Women who received two doses of the COVID-19 vaccine pass antibodies against the virus to their infants through breastfeeding, a new study from UMass Amherst shows.
“Our study shows that antibodies are being transferred via breast milk. Providing this compelling evidence is motivation for women to continue breastfeeding after they receive the vaccine,” said Vignesh Narayanaswamy, a Ph.D. candidate who was the lead author of the study.
Researchers recruited 30 women from across the country who were breastfeeding and planned to receive mRNA doses in 2021, between January and April. Scientists took samples of the mothers’ breastmilk and blood before and after each dose of either Pfizer or Moderna. The results indicated antibodies in the breast milk that were found to neutralize the protein spike of COVID-19, as well as four variants.
Narayanaswamy said those results were not surprising, but what they found next was interesting. In addition to the mothers’ samples, researchers studied the babies’ stool samples. Anyone with a newborn knows those samples can be readily accessed.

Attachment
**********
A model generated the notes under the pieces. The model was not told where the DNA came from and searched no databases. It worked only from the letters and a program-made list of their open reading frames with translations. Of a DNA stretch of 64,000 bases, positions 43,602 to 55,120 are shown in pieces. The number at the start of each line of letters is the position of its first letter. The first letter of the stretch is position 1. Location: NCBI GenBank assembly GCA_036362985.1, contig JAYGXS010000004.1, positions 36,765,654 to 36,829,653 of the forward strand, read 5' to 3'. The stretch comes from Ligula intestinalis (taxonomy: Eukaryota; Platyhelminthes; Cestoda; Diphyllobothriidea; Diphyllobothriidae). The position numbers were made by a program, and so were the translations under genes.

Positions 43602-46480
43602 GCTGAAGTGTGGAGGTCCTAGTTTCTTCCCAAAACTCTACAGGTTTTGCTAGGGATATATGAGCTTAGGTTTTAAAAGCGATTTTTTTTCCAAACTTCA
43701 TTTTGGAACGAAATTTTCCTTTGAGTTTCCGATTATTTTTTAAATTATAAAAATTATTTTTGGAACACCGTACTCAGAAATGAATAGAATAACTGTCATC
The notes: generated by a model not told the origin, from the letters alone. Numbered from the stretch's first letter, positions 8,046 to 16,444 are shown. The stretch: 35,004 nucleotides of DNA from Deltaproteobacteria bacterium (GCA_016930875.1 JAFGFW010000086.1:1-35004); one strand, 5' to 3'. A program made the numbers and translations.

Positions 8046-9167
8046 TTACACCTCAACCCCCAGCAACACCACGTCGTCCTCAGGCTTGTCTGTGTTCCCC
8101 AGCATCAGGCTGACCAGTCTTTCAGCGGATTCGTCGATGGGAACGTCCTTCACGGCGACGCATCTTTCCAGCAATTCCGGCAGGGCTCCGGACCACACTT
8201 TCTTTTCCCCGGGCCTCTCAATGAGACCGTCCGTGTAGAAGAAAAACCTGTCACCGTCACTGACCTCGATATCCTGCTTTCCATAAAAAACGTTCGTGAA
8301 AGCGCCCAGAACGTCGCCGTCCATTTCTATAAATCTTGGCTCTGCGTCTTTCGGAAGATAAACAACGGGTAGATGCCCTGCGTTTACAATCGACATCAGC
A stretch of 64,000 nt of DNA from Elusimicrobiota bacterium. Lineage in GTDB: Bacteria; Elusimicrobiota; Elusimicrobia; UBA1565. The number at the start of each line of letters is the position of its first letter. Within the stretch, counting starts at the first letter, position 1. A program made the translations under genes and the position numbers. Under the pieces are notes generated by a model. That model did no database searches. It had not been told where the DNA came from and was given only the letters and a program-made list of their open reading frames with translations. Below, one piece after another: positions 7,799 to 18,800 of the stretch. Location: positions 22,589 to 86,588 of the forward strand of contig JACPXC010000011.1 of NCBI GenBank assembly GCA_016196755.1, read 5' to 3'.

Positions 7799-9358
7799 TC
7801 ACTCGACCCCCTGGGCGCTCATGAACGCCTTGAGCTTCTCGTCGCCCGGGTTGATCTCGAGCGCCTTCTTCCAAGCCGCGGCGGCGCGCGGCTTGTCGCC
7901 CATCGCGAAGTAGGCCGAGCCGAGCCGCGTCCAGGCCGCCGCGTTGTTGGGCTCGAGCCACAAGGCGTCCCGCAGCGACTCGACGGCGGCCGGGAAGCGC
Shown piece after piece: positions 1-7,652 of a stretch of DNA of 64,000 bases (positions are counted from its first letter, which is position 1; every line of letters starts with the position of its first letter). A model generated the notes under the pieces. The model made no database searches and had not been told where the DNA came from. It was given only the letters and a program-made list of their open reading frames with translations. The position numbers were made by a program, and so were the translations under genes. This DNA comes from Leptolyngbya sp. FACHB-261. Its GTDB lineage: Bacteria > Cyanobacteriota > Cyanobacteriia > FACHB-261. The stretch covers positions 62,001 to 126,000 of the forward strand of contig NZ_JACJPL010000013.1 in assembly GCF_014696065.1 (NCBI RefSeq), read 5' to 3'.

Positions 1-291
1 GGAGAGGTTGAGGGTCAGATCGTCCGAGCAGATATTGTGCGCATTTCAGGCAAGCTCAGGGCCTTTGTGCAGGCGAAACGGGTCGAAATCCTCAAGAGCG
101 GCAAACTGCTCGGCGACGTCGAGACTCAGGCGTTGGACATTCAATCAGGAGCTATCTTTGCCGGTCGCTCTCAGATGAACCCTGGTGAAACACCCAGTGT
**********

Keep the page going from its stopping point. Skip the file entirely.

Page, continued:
“We were able to detect antibodies in those subsets of stool samples,” he told the Herald, indicating the babies may have the antibodies in the mucus of their GI tract, potentially offering protection against coronavirus.
“These are infants who never had COVID, and certainly didn’t have the vaccine, so it’s sort of like a passed immunity,” Narayanaswamy said.
Researchers found antibodies in samples from infants ranging in age from just under two months old to nearly two years old.
Antibodies were detected in about one-third of all samples in the study, and even more interestingly, the levels of antibodies appeared to correlate with whether the mother felt side effects from the vaccine.
“Women who did feel sick from the vaccine was associated with greater antibodies in the infant stool,” said UMass Amherst Ph.D. candidate Kathleen Acaro in a statement. “So you might have felt badly, but that was a benefit for your infant.”
Narayanaswamy said the study just passed its one-year mark and researchers intend to reach back out to the moms enrolled to see whether they continue to breastfeed the same infant from the study last year and the effects of booster doses on antibody levels in infants.